Hello, Good-Bye

Hello, Good-Bye

By Arlene Alda

Tundra Books (NY), Hardcover, 9780887769009, 32pp.

Publication Date: March 10, 2009

An opposites book like no other from the inimitable Arlene Alda
Author / photographer Arlene Alda is back with another delightful photo essay. This time she tackles the concept of opposites with her keen sense of humor and sharp eye. This slightly off-beat collection of images is fodder for the imagination an opposites book like no other. For children from five to eight, and those who still remember the magic of first discoveries, Arlene's through-the-lens perceptions offer new ways to see and think about those remarkable everyday things around us.
This is the fourth book in a series that not only instructs but also raises visual awareness and fine-tunes observational skills. Look for The Book of ZZZs, Did You Say Pears?, and Here a Face, There a Face.

About the Author
Arlene Alda graduated Phi Beta Kappa from Hunter College, received a Fulbright Scholarship, and realized her dream of becoming a professional clarinetist, playing in the Houston Symphony under the baton of Leopold Stokowski. She switched careers when her children were young and became an award-winning photographer and author who has written nineteen books, including "Just Kids from the Bronx". She is the mother of three daughters and the grandmother of eight. She and her husband, actor Alan Alda, live in New York City and Long Island.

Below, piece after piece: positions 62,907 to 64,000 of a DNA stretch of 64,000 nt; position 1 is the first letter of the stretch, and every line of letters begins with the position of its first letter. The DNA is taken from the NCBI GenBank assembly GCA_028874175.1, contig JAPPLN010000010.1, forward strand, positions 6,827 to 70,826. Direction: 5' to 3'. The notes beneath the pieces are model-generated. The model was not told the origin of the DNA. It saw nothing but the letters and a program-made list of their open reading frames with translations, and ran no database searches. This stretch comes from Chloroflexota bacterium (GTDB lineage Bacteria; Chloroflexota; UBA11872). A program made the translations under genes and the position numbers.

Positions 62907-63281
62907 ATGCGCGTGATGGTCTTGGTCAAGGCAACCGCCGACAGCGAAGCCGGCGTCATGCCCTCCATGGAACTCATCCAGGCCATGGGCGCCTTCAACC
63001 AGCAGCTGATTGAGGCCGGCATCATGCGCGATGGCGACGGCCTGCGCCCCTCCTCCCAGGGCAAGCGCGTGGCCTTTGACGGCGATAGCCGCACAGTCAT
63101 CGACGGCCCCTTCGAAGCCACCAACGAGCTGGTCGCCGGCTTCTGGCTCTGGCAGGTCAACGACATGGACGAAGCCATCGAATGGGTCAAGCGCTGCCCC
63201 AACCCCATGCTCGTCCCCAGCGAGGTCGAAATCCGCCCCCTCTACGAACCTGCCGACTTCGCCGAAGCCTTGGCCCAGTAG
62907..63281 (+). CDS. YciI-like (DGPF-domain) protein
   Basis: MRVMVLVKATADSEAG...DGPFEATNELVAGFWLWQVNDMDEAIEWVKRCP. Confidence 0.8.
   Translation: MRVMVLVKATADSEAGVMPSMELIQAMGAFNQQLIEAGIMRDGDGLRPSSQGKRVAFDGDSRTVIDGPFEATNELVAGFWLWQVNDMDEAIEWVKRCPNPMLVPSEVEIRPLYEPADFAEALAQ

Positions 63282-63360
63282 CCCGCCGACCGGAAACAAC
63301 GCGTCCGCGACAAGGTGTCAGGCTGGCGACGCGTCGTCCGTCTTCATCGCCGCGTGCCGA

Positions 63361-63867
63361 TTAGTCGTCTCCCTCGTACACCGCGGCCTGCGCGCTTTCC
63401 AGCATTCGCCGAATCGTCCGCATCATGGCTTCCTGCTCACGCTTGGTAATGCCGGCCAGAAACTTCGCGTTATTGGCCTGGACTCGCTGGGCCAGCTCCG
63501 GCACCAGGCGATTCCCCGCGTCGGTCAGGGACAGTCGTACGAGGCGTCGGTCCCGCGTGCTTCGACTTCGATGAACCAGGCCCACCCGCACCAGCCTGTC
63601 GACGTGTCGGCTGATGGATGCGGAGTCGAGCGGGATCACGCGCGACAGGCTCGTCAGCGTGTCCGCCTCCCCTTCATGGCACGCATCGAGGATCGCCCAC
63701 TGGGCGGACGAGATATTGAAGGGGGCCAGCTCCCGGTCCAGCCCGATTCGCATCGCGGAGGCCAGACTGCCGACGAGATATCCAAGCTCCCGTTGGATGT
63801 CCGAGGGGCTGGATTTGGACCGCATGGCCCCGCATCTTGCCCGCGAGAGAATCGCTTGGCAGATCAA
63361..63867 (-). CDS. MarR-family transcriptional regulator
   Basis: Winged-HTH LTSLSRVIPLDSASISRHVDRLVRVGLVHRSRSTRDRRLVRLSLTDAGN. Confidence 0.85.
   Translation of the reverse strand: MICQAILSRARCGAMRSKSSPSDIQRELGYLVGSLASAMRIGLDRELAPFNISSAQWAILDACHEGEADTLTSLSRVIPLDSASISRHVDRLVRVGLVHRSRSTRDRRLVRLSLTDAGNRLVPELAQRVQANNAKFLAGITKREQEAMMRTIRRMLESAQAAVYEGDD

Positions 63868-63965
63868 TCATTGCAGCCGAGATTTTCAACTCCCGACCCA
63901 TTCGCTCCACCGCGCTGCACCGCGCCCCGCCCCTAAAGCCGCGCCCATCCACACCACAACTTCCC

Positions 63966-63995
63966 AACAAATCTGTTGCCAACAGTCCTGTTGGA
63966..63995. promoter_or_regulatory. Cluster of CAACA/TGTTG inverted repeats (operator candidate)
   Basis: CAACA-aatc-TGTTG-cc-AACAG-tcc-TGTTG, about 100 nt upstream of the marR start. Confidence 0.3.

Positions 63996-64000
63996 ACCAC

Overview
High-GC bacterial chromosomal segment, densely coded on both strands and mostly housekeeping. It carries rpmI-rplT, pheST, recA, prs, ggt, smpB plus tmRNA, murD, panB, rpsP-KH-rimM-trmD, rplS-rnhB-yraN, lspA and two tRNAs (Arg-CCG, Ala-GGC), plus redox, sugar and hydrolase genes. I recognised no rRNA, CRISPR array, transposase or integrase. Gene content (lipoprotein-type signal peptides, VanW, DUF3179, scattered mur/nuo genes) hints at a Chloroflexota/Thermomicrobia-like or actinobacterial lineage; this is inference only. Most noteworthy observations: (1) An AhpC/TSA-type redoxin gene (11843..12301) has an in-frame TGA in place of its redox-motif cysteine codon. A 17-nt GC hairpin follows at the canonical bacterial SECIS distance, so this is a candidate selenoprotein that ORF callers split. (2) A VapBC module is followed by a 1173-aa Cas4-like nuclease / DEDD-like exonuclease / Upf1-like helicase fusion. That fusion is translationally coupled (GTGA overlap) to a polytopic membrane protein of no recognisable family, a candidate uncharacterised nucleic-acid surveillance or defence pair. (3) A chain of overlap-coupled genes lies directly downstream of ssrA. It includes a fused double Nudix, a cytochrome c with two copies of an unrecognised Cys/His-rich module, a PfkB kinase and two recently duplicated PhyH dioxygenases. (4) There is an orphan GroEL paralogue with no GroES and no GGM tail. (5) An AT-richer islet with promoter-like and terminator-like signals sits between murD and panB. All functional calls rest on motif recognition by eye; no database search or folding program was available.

Praise For Hello, Good-Bye

Praise for Here a Face, There a Face:
“Clever rhyming text and other photographs offer verbal and visual surprises, aha! moments.” — Globe and Mail

“Alda stimulates children’s imaginations by showing them strange yet strangely familiar images formed by everyday objects around them, from bathroom faucets to cooking pots. With excellent photos interpreting the theme, this book is a pleasure to enjoy and to share with others.” — Booklist

Praise for Did You Say Pears?:
“As entertaining as it is aesthetically pleasing.” — Publishers Weekly

“…a luscious welcome to the visual and mind-tickling delights of language…” — Toronto Star